One week of increased water intake was accompanied by a 15% reduction (95 CI 5–25; p = 0.003) of copeptin at the end of the HWI-Wk compared to that at the end of the CONT-Wk (Table 1).

Table 1 Blood and urine parameters at the end of control week and the end of water week (n = 37)

The amplitude of copeptin reduction at the end of HWI-Wk vs after CONT-Wk was strongly and positively correlated with higher habitual copeptin (r = 0.63, p < 0.001), higher habitual urine osmolality (r = 0.62, p < 0.001) and lower habitual urine volume (r = − 0.52, p = 0.001), i.e., indices of lower water intake during the habitual (CONT-Wk) state. Water-responders, i.e., subjects belonging to the top tertile of water-induced copeptin reduction (n = 12), had an average copeptin reduction of 41% (95 CI 34–49; p < 0.001), whereas the remaining subjects (non-water-responders, n = 25) showed a non-significant reduction of copeptin of 2.7% (95 CI − 8.3 to 14; p = 0.61) (Table 2). In line with the continuous correlation analyses, the main characteristics separating water-responders from non-water-responders were that water-responders had habitually higher copeptin, higher urine osmolality and lower urine volume, i.e., indices of being less hydrated (Table 2; Fig. 3a, b).

Table 2 Water-induced reduction of copeptin and habitual blood and urine parameters (at the end of control week) in water-responders and non-water-responders

Effects of 1 week of increased water intake on plasma glucose, insulin and glucagon concentrations

Overall, there were no significant differences in glucose, insulin or glucagon concentrations at the end of HWI-Wk as compared to end of CONT-Wk (Table 3), nor was there any significant correlation between ∆copeptin and 0 min ∆glucose (r = − 0.08, p = 0.6), 120 min∆ glucose (r = 0.02, p = 0.9), 0 min ∆insulin (r = − 0.15, p = 0.39) or 120 min ∆ insulin (r = − 0.16, p = 0.36). Results were similar after correction for change of water-induced plasma albumin as a proxy for water-induced plasma dilution. However, greater water-induced reduction of copeptin significantly associated with reduction of glucagon (∆glucagon) both at 0 and 120 min of an OGTT when going from habitual water intake to high water intake [crude correlations between ∆copeptin and 0 min ∆glucagon (r = 0.37, p = 0.03), and 120 min post-OGTT ∆glucagon (r = 0.39, p = 0.02), respectively]. To make sure that water-induced reductions of glucagon were not simply a result of volume expansion, we corrected these correlations for water-induced change of plasma albumin concentration. The correlations remained significant (p = 0.01 for water-induced glucagon reduction at 0 min and p = 0.02 at 120 min of the OGTT). In concert with this, the water-induced change of both fasting and 120 min glucagon differed significantly between water-responders and non-water-responders (Fig. 3a, b). Moreover, in water-responders, high water intake was accompanied by a significant decrease of glucagon under fasting conditions (p = 0.04) and a borderline significant glucagon decrease at 120 min of an OGTT (p = 0.07), whereas this was not the case among non-water-responders (Fig. 2a, b).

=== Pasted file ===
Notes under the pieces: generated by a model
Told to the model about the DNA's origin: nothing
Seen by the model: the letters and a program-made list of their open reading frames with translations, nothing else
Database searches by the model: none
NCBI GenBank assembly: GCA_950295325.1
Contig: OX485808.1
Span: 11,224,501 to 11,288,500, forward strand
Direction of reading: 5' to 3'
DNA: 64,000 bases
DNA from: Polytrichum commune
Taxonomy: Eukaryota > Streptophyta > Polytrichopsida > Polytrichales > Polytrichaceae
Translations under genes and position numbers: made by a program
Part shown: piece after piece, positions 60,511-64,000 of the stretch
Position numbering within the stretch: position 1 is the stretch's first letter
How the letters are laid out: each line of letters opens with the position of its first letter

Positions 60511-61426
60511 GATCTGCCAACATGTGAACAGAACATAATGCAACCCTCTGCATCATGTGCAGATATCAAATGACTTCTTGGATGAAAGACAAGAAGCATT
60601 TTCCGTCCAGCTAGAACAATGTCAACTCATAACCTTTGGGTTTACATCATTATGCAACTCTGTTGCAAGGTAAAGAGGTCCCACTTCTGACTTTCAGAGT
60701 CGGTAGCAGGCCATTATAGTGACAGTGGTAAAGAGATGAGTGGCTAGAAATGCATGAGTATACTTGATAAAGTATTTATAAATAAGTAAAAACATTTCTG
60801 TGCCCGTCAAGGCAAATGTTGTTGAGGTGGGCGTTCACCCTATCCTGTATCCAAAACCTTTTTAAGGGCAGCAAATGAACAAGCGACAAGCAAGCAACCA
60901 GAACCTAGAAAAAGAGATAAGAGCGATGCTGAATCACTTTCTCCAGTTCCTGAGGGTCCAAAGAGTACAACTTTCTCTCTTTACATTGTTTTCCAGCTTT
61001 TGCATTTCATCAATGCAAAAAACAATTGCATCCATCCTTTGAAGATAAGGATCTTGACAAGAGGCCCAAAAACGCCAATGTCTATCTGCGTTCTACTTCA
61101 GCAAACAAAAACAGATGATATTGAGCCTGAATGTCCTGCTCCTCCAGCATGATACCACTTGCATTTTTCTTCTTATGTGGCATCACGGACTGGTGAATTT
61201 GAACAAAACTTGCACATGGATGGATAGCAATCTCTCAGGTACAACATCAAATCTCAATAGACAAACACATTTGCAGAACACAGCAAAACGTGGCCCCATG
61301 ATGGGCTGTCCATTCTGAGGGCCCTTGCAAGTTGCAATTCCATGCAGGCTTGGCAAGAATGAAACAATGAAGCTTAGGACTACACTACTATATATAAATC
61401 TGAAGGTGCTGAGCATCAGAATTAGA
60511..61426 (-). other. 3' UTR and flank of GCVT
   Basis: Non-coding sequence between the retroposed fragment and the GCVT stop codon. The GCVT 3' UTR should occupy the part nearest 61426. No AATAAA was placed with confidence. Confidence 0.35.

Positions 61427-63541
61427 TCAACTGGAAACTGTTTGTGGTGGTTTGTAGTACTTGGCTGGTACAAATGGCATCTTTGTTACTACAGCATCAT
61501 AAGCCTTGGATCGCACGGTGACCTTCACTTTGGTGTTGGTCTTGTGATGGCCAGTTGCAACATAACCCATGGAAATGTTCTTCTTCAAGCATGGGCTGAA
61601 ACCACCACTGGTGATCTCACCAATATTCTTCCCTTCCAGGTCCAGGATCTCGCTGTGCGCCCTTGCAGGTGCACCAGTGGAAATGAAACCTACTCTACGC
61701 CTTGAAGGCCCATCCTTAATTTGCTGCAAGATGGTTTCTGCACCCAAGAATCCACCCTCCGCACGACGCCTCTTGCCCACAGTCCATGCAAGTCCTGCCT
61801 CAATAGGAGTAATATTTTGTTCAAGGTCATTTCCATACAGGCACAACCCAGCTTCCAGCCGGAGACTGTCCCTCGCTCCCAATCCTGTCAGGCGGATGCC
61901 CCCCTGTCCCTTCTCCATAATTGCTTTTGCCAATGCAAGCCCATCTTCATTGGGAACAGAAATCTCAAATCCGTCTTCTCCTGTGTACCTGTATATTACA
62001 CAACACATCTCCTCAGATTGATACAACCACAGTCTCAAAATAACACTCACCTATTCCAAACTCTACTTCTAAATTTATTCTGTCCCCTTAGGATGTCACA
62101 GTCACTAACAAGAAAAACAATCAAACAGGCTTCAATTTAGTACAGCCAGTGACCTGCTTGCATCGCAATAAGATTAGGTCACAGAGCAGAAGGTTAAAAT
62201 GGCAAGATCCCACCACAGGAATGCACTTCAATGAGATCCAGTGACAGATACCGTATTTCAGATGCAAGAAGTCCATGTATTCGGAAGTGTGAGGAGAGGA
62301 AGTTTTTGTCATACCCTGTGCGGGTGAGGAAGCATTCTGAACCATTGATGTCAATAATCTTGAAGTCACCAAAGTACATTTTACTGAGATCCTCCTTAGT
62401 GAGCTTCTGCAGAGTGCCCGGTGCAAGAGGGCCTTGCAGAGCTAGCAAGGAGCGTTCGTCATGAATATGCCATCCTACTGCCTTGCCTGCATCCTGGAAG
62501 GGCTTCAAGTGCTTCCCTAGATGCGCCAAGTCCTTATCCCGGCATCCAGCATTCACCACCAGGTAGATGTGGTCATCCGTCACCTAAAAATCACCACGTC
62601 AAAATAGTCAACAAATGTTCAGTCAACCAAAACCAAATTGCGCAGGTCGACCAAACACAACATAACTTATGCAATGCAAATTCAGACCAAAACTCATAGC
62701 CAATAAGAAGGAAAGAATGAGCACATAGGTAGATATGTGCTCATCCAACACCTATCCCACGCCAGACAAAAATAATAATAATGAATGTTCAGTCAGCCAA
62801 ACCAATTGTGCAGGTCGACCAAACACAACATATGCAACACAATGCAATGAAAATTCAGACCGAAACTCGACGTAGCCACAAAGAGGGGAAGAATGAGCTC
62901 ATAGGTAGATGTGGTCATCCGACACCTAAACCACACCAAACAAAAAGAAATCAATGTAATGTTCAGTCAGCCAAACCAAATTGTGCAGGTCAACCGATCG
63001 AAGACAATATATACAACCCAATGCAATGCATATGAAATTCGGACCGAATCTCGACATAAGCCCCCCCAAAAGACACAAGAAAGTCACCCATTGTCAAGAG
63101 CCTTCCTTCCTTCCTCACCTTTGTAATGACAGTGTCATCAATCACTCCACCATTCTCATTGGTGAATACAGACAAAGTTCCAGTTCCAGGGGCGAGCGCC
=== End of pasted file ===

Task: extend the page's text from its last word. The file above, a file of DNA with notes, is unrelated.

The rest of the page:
Table 3 Glucometabolic parameters at the end of control week and the end of water week (n = 37)
Fig. 2

Study protocol. All blood and urine samplings were carried out both during HWI-Wk and CONT-Wk

Fig. 3

a, b Fasting and 120 min post-OGTT glucagon reduction in non-water-responders and water-responders, respectively. Glucagon reduction is expressed as mean (95 CI) of Δfp-albumin adjusted Δglucagon residuals. Δ = difference between concentration at the end of HWI-Wk and end of CONT-Wk. Water-responders refer to subjects with the highest water-induced copeptin reduction, i.e., third tertile of Δcopeptin (corresponding to a copeptin reduction of > 2 pmol/L)

Habitual glucometabolic parameters did not differ significantly between water-responders and non-water-responders (Supplemental table 1).


The key finding of the present study is that in 37 healthy volunteers there is a significant reduction of copeptin after an increased water intake for 1 week, as compared with habitual water intake. However, the effect varies substantially between individuals. The one-third showing the largest copeptin reduction (water-responders) were characterized by indices of relatively low habitual water intake, as compared to non-water-responders. One week of increased hydration does not alter glycemia, insulin or glucagon concentrations in the whole group. However, in water-responders it leads to a significant reduction of fasting glucagon concentration.

An acute water load results in a potent approximately 40% reduction of copeptin, which is sustained at least over 4 h.